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Braverman, Anderson and tired Tory Islamophobia

Comments by senior Conservative politicians and lack of consequences are symptomatic of the party’s long-standing Islamophobia and racism, writes Stuart Cartland

4 to 5 minute read

Suella Braverman speaking, racism, Islamophobia, Conservative Party

The Conservatives have long been known to be racist, Islamophobic and deeply opposed to multiculturalism. However, recent claims by Suella Braverman and Lee Anderson set a worrying precedent as to how far to the right they are willing to push their narratives around identity and blame.

On 23 February, Braverman reignited long-smouldering right-wing arguments by writing in the Daily Telegraph that Britain is ‘sleepwalking into a ghettoised society’ and is not a country ‘where different races and faiths [coexist] peacefully’. Here Braverman is weaponising difference within a multicultural and multi-ethnic society, drawing lazy and ideologically motivated conclusions that reinforce tired but dominant conservative tropes. However, this is in fact a dangerous and misleading characterisation of a largely successful multicultural society, in spite of social dereliction by the incumbent government. 

Since Braverman’s comments, Islamophobia within the Conservative Party has once again been making headline news, with former Lancashire MEP Sajjad Karim quitting the party on 6 March over its failure to tackle Islamophobia. This was quickly followed by the unsurprising revelation that Frank Hester, donor of more than £10m and a helicopter to the Conservatives, had stated that the UK’s first black female MP Diane Abbott ‘should be shot’ and ‘makes you want to hate all black women’.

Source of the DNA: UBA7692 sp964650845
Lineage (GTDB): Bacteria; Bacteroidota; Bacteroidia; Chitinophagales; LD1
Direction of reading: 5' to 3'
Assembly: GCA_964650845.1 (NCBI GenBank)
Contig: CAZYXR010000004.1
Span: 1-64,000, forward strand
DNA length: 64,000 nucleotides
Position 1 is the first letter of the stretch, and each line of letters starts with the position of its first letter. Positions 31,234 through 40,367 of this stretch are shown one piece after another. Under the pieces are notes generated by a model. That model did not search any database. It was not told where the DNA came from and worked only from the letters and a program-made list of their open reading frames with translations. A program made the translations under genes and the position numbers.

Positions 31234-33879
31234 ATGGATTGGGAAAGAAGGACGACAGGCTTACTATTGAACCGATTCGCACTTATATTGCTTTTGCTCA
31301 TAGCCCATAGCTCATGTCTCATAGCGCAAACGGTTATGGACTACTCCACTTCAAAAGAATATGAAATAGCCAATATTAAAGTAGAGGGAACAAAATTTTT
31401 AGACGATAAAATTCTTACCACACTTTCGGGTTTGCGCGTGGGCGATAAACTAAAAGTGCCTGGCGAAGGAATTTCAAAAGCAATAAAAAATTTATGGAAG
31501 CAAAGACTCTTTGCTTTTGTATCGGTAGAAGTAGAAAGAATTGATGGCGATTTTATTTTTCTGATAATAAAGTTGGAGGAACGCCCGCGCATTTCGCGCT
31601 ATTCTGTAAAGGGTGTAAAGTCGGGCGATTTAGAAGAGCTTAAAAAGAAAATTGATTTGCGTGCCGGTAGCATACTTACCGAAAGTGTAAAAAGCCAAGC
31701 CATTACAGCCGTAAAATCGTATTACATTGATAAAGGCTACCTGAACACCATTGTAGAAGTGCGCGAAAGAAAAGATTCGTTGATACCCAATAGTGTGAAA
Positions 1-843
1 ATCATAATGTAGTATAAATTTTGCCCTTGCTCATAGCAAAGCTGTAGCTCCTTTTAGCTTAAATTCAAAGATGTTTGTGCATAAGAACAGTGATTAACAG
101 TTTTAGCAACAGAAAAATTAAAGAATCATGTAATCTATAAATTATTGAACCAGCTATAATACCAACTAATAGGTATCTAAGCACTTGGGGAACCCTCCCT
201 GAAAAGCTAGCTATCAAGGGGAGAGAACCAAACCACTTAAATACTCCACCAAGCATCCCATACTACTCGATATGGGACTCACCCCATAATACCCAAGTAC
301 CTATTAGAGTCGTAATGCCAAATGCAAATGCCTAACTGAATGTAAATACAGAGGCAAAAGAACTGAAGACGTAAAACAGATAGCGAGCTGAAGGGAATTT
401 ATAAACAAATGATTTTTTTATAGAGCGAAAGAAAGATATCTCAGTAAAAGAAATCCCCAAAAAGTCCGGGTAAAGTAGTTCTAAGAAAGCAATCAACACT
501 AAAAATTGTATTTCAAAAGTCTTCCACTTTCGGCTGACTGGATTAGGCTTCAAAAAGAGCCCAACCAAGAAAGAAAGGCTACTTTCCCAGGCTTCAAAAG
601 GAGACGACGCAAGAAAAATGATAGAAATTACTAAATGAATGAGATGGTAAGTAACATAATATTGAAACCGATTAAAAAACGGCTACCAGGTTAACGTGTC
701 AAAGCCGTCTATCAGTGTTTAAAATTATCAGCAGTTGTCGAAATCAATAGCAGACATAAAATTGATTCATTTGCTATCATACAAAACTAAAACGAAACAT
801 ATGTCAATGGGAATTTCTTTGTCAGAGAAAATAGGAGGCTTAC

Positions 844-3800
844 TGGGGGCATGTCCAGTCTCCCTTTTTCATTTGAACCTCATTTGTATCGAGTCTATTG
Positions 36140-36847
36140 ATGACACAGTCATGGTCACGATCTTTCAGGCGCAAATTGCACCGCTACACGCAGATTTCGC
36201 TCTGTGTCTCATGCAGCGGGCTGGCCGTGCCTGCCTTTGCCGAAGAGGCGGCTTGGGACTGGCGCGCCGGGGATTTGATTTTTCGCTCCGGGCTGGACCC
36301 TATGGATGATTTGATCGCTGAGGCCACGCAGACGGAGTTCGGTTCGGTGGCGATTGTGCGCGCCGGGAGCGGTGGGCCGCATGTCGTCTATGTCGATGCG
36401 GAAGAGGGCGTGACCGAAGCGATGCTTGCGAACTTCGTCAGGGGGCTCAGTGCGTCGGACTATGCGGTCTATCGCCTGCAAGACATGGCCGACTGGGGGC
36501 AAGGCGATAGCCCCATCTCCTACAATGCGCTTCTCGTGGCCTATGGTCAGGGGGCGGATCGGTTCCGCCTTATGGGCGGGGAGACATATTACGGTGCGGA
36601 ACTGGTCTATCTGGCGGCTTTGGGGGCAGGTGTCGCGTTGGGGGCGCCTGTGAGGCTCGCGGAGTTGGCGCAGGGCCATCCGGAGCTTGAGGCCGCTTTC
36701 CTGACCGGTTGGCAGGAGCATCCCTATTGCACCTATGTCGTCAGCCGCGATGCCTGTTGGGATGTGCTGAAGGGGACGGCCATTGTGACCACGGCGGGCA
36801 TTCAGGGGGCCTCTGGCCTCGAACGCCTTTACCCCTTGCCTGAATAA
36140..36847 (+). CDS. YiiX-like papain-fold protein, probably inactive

Nothing new

Attacks and ideologically motivated claims around multiculturalism and ethnic minorities are nothing new from successive Conservatives in government in recent years. For example,  David Cameron’s first speech on radicalisation and the causes of terrorism squarely blamed state multiculturalism and its failure, along with countless claims and comments by Boris Johnson.

Indeed, Braverman’s claims are largely based on a rehashing of Trevor Phillips’ assertion, as chairman of the Commission for Racial Equality in 2005, that Britain was ‘sleepwalking into segregation’, in the wake of the 2001 riots in Bradford and Oldham. These claims have been subsequently heavily criticised as overly simplistic, misleading and dangerous assertions, blaming ethnic minorities for a willing failure to integrate and their own positioning within segregated ghettoised communities. 

Britain is more diverse and multicultural than it has ever been – the 2021 census informs us that the population is now 74 per cent white British as opposed to 87 per cent in 2001. Braverman’s point around ghettoisation is a deeply misleading claim. Further, Braverman is only referring to a specific factor – ethnic and racial segregation – and equating this with a disfigured society.

The reality is that ethnicity intersects with socio-economic factors to perpetuate segregation (although her own story, Rishi Sunak and Priti Patel’s are just a few obvious examples where ethnic minorities have now been able to occupy positions of power, influence and extreme wealth previously considered unimaginable). To claim that it is the fault of the disempowered to choose to live in impoverished communities is a diversion from the huge increase in wealth and class divisions we have witnessed over the past 14 years of Conservative rule.